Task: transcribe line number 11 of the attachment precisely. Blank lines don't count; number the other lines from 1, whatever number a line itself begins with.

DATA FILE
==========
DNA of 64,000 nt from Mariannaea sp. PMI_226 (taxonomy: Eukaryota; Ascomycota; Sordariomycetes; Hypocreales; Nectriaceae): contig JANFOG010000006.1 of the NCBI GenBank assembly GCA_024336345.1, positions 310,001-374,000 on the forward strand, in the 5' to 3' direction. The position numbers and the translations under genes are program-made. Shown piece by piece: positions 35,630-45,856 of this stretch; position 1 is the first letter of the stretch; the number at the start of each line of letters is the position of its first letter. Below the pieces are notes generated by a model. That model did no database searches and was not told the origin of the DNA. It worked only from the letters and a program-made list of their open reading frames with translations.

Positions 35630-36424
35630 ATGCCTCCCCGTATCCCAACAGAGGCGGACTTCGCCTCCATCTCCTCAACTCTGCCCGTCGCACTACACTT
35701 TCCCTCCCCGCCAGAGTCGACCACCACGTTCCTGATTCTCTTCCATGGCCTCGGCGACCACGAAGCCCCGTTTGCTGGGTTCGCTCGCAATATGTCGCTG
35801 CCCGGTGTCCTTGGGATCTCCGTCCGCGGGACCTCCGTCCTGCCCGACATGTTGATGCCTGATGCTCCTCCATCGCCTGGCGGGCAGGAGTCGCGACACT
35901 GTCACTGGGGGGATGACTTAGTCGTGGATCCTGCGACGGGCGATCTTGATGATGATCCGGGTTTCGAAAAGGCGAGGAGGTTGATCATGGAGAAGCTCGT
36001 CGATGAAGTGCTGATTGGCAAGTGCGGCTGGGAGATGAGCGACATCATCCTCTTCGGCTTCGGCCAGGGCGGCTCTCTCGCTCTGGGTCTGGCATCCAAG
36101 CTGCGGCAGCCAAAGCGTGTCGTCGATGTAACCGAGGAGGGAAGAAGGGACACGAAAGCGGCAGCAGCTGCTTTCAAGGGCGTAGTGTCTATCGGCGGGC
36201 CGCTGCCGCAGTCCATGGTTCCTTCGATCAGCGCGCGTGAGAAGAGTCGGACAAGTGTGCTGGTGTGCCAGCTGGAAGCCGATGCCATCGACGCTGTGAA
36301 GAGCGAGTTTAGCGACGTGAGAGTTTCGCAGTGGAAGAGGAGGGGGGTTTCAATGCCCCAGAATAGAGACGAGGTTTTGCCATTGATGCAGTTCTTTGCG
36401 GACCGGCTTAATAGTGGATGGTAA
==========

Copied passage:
36401 GACCGGCTTAATAGTGGATGGTAA